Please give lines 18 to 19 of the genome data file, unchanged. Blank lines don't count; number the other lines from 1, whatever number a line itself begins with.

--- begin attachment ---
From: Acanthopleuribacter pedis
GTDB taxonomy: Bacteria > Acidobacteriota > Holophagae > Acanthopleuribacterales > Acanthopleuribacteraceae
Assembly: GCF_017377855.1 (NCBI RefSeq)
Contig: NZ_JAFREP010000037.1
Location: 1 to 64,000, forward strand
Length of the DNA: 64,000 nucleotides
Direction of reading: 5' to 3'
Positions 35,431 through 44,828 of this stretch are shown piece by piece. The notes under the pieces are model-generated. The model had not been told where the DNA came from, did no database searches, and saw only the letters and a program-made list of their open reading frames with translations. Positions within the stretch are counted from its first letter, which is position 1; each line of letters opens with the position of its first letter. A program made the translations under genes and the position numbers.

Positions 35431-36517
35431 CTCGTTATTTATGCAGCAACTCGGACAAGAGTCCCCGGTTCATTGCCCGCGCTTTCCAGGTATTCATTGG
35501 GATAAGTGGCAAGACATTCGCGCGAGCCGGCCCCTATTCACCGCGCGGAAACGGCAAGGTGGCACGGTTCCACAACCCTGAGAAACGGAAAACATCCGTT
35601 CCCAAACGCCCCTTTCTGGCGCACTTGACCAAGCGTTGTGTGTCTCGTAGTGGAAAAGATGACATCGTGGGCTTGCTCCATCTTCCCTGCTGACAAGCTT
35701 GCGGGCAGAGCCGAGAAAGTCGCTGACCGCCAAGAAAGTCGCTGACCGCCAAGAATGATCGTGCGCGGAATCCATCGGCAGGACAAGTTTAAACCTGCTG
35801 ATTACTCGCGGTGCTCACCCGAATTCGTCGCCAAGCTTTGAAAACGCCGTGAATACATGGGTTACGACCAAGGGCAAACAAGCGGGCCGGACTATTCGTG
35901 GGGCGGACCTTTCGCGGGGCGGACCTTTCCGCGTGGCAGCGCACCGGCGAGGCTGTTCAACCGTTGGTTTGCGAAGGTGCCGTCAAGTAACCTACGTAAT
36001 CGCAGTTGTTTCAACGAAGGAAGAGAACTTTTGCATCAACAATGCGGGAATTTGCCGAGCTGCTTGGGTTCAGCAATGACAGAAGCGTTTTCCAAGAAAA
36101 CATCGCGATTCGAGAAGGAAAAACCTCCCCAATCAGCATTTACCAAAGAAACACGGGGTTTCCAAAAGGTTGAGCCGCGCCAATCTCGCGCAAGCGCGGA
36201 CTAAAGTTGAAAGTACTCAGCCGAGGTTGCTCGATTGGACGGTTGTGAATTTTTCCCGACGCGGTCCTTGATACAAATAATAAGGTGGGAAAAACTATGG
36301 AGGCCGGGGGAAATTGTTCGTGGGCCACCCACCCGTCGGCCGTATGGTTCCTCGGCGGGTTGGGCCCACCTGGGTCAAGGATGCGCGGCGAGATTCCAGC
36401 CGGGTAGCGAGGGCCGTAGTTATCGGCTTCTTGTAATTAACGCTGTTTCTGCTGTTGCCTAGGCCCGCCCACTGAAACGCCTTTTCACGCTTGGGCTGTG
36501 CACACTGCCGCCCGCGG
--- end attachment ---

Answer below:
36201 CTAAAGTTGAAAGTACTCAGCCGAGGTTGCTCGATTGGACGGTTGTGAATTTTTCCCGACGCGGTCCTTGATACAAATAATAAGGTGGGAAAAACTATGG
36301 AGGCCGGGGGAAATTGTTCGTGGGCCACCCACCCGTCGGCCGTATGGTTCCTCGGCGGGTTGGGCCCACCTGGGTCAAGGATGCGCGGCGAGATTCCAGC